This is from a guest blog I did for Jewish Family and Children's Services, and reposting it here for my broader community.
I'm coming to you with a heavy heart about the situation in Israel, but also an important message for parents who might be struggling to make sense of their role in their children's lives right now.
Currently, I'm out of town. And yesterday, I tried to talk to my teenagers about this on the phone at an inopportune time, and they literally blew me off.
So I learned something. And it had me thinking about what new tips I might share with you.
So first of all, don't be silenced at home, even if you feel silenced elsewhere. I've heard from parents that it's hard to speak up, especially on social media because no matter what they say, they seem to receive a barrage of unhelpful or hateful comments. And that instills more fear about speaking up. That's how we get silenced.
Do not be silenced at home. I suggest you initiate conversations with your grade school kids about what's going on. In an age-appropriate way, we can help you with that. But when you do it, use good timing. I learned this the hard way.
Now, if your child initiates a conversation with you, it's good timing. You want to respond right there, ready or not. So you can help them feel safe.
And by the way, if you can't answer a question right away, just make a plan with them for when you're going to, and then follow through.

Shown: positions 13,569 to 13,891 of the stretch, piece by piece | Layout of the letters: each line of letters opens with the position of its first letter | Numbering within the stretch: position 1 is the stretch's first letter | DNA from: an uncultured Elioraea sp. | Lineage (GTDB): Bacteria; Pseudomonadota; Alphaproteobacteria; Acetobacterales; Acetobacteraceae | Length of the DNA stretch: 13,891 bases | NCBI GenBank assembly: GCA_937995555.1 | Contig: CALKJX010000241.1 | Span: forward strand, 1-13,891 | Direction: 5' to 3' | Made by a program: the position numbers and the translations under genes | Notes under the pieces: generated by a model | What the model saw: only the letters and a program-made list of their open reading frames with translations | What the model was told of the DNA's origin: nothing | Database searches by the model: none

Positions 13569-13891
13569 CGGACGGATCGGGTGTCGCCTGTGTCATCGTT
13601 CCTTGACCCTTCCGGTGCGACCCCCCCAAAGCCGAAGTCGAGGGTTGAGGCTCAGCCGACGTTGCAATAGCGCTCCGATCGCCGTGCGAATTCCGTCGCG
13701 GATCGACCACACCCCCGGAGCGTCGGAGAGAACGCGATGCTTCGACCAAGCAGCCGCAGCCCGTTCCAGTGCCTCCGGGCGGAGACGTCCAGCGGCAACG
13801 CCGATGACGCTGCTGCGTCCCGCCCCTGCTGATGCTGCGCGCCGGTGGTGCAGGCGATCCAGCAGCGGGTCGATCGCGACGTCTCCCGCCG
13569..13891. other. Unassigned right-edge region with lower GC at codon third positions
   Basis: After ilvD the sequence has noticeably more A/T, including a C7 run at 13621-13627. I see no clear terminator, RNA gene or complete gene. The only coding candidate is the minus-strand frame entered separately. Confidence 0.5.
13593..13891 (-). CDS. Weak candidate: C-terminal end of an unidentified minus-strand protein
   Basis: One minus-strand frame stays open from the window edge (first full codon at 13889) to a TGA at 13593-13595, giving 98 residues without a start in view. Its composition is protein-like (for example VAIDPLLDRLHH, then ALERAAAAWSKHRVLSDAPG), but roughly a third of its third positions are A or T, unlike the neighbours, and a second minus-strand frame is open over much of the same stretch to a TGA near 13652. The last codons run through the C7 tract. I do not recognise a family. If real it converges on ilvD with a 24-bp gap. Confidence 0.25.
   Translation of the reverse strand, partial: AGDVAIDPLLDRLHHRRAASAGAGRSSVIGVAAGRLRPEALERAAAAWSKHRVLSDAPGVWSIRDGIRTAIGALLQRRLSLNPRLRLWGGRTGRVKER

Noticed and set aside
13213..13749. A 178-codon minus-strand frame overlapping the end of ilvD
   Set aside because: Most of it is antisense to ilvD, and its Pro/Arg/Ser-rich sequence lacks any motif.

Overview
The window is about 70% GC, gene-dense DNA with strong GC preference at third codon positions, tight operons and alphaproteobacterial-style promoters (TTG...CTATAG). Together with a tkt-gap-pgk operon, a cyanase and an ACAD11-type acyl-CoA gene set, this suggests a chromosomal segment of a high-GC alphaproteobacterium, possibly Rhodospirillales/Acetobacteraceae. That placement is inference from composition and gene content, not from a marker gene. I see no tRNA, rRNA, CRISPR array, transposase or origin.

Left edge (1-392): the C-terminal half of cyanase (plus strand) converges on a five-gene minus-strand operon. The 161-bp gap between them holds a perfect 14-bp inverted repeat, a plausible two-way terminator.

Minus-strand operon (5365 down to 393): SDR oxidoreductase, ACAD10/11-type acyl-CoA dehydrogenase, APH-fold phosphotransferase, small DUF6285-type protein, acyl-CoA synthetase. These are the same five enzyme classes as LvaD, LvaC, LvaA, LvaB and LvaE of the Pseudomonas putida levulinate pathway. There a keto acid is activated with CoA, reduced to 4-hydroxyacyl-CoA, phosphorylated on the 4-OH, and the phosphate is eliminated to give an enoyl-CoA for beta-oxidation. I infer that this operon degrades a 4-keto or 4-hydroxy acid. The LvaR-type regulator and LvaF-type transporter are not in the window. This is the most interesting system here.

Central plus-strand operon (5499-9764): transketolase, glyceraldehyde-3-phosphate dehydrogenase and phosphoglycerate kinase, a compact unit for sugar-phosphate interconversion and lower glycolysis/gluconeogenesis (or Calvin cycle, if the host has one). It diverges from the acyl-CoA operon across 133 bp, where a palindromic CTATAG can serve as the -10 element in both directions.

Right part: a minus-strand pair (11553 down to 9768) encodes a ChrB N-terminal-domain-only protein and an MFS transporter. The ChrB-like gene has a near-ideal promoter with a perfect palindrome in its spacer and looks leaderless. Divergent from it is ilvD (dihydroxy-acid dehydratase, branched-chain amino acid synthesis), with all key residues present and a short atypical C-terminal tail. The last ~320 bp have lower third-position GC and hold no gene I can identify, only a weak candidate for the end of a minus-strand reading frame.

Now, they may be hearing news that you don't want them to hear. One client told me that the kids' grandparents were blasting the news in the living room and wouldn't turn it off. Well, in that case, don't just hurry your kids out of the room and be done. Find out what they heard and ask if they have any questions about it. You want to keep those lines of communication wide open by telling them that they can ask you anything.
And tell them not to Google their questions. Just like you don't want them Googling their questions about sex, let them know that they can ask you, not Google, anything they want about Israel if they're confused.
For older kids, tell them which news sites to look at for information that you trust.
And then social media. Don't obsess over the news right now and social media in front of your children if you can help it. You want to role model a little inhibition. I know it's hard, but if there was ever a time to limit their social media and yours, it's now. Just like with porn, the images streaming online are not things that they can unsee, and it can terrorize them, not to mention you.
Now, if you can't limit their consumption, don't be afraid to have hard conversations with them about what they're seeing. You want to help them process what they see and hear. The most important thing you can do is teach them to question what they see. Teach them to wonder what that post wanted them to believe and whether or not it's aligned with their values. You want to teach them to ask themselves, "Well, what do I believe and what is true for me?" And that's how we teach them to protect their own minds, and it's also how we role model protecting ours.
You also want to let them know that they can feel safe going to school right now, and if that changes, you're going to be the first one to tell them and the first one to keep them home. You want to let them know that the adults in their lives are paying attention to safety so that they can focus on play and school. Now, your kids are going to have a range of reactions, but you've got this, okay?
And if you feel like you don't have this and you need more support, I'm here for you. So please just reach out.